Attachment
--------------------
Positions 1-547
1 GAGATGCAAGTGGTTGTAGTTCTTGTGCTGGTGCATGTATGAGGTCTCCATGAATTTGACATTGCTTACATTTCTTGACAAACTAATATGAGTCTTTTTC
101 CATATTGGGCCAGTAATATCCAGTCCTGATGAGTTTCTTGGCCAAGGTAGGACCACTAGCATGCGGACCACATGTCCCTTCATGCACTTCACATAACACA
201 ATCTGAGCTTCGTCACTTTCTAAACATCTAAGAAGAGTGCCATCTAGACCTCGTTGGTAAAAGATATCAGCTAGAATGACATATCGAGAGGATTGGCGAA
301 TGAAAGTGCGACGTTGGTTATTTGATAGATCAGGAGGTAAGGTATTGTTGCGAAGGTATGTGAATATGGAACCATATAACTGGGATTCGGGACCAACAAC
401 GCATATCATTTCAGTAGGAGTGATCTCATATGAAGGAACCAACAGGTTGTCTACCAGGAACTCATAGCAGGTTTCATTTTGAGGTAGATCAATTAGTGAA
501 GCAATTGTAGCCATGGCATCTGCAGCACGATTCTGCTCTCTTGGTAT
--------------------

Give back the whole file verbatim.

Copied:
Positions 1-547
1 GAGATGCAAGTGGTTGTAGTTCTTGTGCTGGTGCATGTATGAGGTCTCCATGAATTTGACATTGCTTACATTTCTTGACAAACTAATATGAGTCTTTTTC
101 CATATTGGGCCAGTAATATCCAGTCCTGATGAGTTTCTTGGCCAAGGTAGGACCACTAGCATGCGGACCACATGTCCCTTCATGCACTTCACATAACACA
201 ATCTGAGCTTCGTCACTTTCTAAACATCTAAGAAGAGTGCCATCTAGACCTCGTTGGTAAAAGATATCAGCTAGAATGACATATCGAGAGGATTGGCGAA
301 TGAAAGTGCGACGTTGGTTATTTGATAGATCAGGAGGTAAGGTATTGTTGCGAAGGTATGTGAATATGGAACCATATAACTGGGATTCGGGACCAACAAC
401 GCATATCATTTCAGTAGGAGTGATCTCATATGAAGGAACCAACAGGTTGTCTACCAGGAACTCATAGCAGGTTTCATTTTGAGGTAGATCAATTAGTGAA
501 GCAATTGTAGCCATGGCATCTGCAGCACGATTCTGCTCTCTTGGTAT